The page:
The time tax is worse for individuals who are struggling than for the rich; larger for Black families than for white families; harder on the sick than on the healthy. It is a regressive filter undercutting every progressive policy we have. In America, losing a job means making a hundred phone calls to a state unemployment-insurance system. Getting hit by a car means becoming your own hospital-billing expert. Having a disability means launching into a Jarndyce v. Jarndyce–type legal battle. Needing help to feed a toddler means filling out a novel-length application for aid.

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Posted in * Culture-Watch, America/U.S.A., Ethics / Moral Theology, Law & Legal Issues, Taxes, The U.S. Government

(Goulburn Post) Anglican Bishop of Canberra/Goulburn speaks up on Jerrara Power plan

The Reverend Davies was one of 15 members of the community, many of them from Bungonia, to speak during open forum.

He said he wasn’t from Bungonia but “breathed the same air.” In addition, parishioners in the area were “very distressed about the proposal to process up to 330,000 tonnes annually of Sydney’s waste in the rural zone. The Reverend Davies took the matter to Dr Short, who wrote that he had become keenly aware of the importance of environment and air quality, particularly to Goulburn Mulwaree residents.

“This was highlighted in the lead-up to Christmas, 2019 when we were unable to go ahead with an outdoors carols program because of the impact of smoke from the bushfires,” he wrote.

Dr Short noted Jerrara Power’s scoping report had mentioned residents’ concerns about air quality, health and drinking water impacts associated with industry, including quarries in Goulburn Mulwaree.

“Noting the concerns that are acknowledged here and the fact that the vast majority of waste to be processed at the facility would come from outside the local government area, I support any process that would allow the interests and concerns of local residents to be fully heard and evaluated,” the letter stated.

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Posted in Anglican Church of Australia, Corporations/Corporate Life, Ecology, Energy, Natural Resources, Ethics / Moral Theology, Politics in General, Religion & Culture

(C of E) Alan Smith announced as next First Church Estates Commissioner

Alan Smith, Senior Advisor – ESG (Environmental, Social and Governance) Risk and Inclusion, and former Global Head of Risk Strategy at HSBC, is to be the next First Church Estates Commissioner, Downing Street announced today. Alan has also been a Church Commissioner since 2018.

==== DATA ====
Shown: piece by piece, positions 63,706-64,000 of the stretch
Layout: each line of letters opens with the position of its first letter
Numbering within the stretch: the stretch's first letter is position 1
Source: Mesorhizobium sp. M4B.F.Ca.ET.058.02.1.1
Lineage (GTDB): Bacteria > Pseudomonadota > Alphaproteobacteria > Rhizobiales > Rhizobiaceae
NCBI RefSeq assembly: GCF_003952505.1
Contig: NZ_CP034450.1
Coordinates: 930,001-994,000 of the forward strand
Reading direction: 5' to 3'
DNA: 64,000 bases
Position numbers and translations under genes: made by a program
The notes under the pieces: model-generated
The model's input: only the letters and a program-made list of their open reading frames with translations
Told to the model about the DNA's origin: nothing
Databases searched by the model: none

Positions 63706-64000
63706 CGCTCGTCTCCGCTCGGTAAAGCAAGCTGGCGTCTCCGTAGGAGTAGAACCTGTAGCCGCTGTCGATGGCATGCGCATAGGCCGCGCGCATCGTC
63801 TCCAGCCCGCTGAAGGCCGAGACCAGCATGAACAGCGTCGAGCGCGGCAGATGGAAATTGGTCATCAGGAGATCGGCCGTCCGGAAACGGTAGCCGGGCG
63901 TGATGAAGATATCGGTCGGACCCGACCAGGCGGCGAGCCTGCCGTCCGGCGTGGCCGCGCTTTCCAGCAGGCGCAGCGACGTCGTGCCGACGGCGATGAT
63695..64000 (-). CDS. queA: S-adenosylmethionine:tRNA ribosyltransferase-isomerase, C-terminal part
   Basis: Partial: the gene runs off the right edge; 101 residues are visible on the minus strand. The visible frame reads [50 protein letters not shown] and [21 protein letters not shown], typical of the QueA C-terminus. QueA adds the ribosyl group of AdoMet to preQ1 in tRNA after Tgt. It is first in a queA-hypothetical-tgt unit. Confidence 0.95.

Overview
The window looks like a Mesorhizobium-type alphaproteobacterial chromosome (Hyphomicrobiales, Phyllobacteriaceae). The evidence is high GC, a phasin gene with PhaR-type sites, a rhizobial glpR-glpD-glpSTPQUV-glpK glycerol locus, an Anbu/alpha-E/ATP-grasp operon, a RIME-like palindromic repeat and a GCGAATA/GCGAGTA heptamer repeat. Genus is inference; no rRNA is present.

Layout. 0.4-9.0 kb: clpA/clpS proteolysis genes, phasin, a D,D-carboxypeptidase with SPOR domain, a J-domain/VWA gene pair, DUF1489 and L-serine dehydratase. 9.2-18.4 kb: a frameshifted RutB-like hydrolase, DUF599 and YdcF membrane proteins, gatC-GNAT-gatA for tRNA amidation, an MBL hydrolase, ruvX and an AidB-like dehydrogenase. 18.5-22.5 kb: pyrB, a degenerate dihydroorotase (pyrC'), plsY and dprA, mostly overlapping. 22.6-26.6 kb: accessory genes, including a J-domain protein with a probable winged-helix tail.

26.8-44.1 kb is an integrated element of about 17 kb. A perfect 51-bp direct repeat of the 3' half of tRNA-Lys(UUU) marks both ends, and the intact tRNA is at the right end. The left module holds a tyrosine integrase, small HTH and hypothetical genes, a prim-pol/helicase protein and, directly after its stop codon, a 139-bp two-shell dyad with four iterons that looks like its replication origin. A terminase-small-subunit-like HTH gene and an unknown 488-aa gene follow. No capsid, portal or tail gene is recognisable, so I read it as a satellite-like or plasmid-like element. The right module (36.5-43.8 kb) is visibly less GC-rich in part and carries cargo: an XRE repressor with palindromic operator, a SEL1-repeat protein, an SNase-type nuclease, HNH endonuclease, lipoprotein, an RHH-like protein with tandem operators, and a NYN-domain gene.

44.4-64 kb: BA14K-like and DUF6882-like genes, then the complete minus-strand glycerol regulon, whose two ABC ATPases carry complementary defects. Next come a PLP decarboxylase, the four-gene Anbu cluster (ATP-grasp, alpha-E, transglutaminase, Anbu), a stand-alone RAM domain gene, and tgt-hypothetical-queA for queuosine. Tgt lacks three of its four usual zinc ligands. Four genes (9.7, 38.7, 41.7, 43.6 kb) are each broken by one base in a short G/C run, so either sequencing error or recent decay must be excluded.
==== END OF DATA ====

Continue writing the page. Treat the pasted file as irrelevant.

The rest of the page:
The First Church Estates Commissioner chairs the Church Commissioners’ Assets Committee, a statutory committee responsible for the strategic management of the Church Commissioners’ £9.2 billion investment portfolio.

The Archbishop of Canterbury, Justin Welby, Chair of the Commissioners’ Board of Governors, said: “I am delighted that Alan has chosen to use his skills and experience to serve the Church and greatly look forward to working with him. Climate change is the most urgent challenge we face, and Alan’s knowledge of environmental issues and risk management will be critically important for the Commissioners’ work. I’d also like to thank Loretta Minghella for her hard work and leadership during her time at the Church Commissioners.”

The Archbishop of York, Stephen Cottrell, said: “We are pleased that Alan will succeed Loretta. Alan’s experience as a Commissioner and his role on the Commissioners’ Audit & Risk Committee means he’s extremely well suited for this leadership role.”

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Posted in Church of England (CoE), Corporations/Corporate Life, Ecology, Economy, England / UK, Ethics / Moral Theology, Globalization, Religion & Culture, Stock Market

(NYT) Facebook’s Next Target: The Religious Experience

Months before the megachurch Hillsong opened its new outpost in Atlanta, its pastor sought advice on how to build a church in a pandemic.

From Facebook.

The social media giant had a proposition, Sam Collier, the pastor, recalled in an interview: to use the church as a case study to explore how churches can “go further farther on Facebook.”